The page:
The former two-term St. Petersburg Mayor will be holding a fundraiser Wednesday, June 28, at the St. Petersburg Yacht Club in the city’s downtown waterfront. The event, with a suggested contribution of $250, begins at 6 p.m.

Baker, a Republican who served from 2001-2010, is seeking a third term. He faces incumbent Mayor Rick Kriseman.

Among the host committee are St. Pete City Councilmember Ed Montanari, St. Petersburg College trustee Deveron Gibbons, Republican political strategist Matt Lettellier, St. Petersburg Area Chamber of Commerce Chair Greg Holden and developer Blake Thompson.

The St. Pete Yacht Club is at 11 Central Ave. in St. Petersburg. For more information or RSVP, contact Gretchen Picotte at (407) 849-1112 or


City to award CRA grants for South St. Pete redevelopment

St. Petersburg will be awarding $534,000 in grants to help support private investment in the South St. Petersburg Community Redevelopment Area (CRA).

Through 5 p.m. today, the City is taking requests for the 2017 community redevelopment funds approved by the City Council, budgeted at nearly $412,000 for commercial grants and about $122,000 for housing and neighborhood revitalization with a focus on multifamily residential properties.

Applications must be delivered to the ninth floor of the Municipal Services Building, located at One Fourth Street North in downtown St. Petersburg.

Created in 2015, CRA Grant Program is part of the city’s 30-year revitalization plan for South St. Pete – roughly the area bordered by Fourth Street and 49th Street, from Second Avenue N. to 30th Avenue.

Information on the City’s grant programs and applications for the South St. Petersburg Community Redevelopment Area are available at

People who cannot apply for a CRA Grant include individuals with a felony conviction for financial mismanagement within the past five years. All applicants must provide information for the city to perform a criminal background check. That information must be delivered to the Planning and Economic Development Department (same location as the application) by 5 p.m. Friday, June 23. Failure to do so will result in an administrative denial.

In May, the City Council also approved CRA bonus awards for applicants meeting one of three criteria: Those using certified contractors with the city’s Small Business Enterprise program; providing commercial space for a user in the following targeted industries: Marine and Life Sciences, Financial Services, Data Analytics, Specialized Manufacturing and Creative Arts and Design or creating and/or retaining jobs and hiring CRA residents.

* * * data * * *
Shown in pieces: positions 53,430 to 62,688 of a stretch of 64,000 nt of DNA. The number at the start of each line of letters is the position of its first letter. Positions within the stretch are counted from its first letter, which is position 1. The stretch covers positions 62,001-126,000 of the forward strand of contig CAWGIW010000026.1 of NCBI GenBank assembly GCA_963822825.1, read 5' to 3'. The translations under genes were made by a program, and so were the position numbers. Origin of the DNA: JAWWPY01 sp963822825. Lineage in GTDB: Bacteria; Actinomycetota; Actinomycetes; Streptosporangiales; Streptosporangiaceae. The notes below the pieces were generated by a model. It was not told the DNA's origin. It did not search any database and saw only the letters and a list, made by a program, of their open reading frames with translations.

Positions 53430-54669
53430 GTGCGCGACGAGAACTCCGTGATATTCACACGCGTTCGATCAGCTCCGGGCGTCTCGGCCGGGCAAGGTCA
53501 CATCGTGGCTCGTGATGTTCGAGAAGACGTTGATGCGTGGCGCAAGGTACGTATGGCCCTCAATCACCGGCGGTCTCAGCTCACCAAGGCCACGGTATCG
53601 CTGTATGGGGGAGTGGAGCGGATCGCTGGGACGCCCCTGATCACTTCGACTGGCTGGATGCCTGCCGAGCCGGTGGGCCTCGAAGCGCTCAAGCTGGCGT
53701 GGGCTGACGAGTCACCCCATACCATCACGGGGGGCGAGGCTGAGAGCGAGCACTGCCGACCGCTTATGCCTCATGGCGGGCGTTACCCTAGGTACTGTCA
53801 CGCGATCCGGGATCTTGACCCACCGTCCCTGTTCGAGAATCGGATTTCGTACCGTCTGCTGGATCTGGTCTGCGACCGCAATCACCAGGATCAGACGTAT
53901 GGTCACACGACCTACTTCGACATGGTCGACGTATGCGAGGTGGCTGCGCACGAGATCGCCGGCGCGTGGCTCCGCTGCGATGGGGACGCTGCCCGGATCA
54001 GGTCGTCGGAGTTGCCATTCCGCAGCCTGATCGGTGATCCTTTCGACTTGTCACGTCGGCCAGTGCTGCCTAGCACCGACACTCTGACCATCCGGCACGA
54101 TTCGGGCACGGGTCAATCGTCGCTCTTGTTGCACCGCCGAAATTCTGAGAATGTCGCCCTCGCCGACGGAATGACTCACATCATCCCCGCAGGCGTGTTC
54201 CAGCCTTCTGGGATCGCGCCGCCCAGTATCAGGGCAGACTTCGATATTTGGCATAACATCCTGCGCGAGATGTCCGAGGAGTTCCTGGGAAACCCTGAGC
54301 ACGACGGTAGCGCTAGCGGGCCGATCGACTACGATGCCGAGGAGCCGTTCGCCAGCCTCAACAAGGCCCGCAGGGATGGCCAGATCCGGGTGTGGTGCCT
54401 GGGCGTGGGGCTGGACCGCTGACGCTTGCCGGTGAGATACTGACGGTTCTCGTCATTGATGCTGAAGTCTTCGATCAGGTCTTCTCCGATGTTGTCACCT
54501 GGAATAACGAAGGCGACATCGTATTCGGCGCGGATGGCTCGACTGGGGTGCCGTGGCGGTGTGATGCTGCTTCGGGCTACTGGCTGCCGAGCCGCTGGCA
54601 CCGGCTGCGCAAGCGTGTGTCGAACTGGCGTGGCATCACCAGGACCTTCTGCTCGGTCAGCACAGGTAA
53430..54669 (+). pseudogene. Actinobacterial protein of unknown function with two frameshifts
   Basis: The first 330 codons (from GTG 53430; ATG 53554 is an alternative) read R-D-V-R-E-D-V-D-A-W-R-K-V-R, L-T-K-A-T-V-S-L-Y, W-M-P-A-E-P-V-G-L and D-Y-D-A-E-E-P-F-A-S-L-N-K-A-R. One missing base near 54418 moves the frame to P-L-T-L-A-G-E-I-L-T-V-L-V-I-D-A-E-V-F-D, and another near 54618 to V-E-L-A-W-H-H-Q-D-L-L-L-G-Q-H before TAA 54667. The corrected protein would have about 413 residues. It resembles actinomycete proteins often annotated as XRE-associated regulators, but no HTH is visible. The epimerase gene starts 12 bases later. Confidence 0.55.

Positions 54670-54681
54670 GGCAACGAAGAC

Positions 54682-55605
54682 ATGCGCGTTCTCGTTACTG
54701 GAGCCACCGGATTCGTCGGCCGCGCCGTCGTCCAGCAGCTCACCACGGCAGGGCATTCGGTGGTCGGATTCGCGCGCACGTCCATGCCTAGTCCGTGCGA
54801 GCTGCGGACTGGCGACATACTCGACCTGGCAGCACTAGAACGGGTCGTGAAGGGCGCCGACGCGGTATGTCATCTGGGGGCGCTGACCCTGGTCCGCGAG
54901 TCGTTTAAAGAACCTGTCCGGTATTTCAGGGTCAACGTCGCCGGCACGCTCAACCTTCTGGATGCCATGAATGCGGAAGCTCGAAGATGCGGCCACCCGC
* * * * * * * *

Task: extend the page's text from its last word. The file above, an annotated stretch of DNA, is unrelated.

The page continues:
Rick Kriseman heads to Tampa next week for re-election fundraiser

St. Petersburg Mayor Rick Kriseman hits the other side of Tampa Bay next week for a fundraiser in his re-election effort, joined by some of Tampa’s leading Democrats, including fellow Mayor Bob Buckhorn.

Hosted by attorneys Ron Christaldi and Patrick Baskette, the event is Tuesday, June 20, beginning 5:30 p.m. at the offices of Shumaker, Loop & Kendrick, 101 E Kennedy Blvd., Suite 2800 in Tampa.

In addition to Buckhorn, event chairs include Tampa City Council members Luis Viera, Harry Cohen, Yolie Capin and Mike Suarez, as well as Florida House Minority Leader Janet Cruz, former Florida Chief Financial Officer Alex Sink and former state Senator and President of the University of South Florida Betty Castor and her husband, former state Rep. Sam Bell, founder of the USF College of Public Health.

Also heading the reception include Justin Day, former U.S. Rep. Jim Davis, Lee and Tracy Gunn, Jim Shimberg, and Gary and David Moskovitz.

According to the invite, the fundraiser will “celebrate the achievements of the last three years and the opportunity for continued progress in St. Petersburg and Tampa Bay.”

Kriseman, who officially qualified Thursday to run for re-election, faces former two-term St. Petersburg Mayor Rick Baker, who also has traveled outside city limits to raise funds, most recently with an event in Clearwater Beach.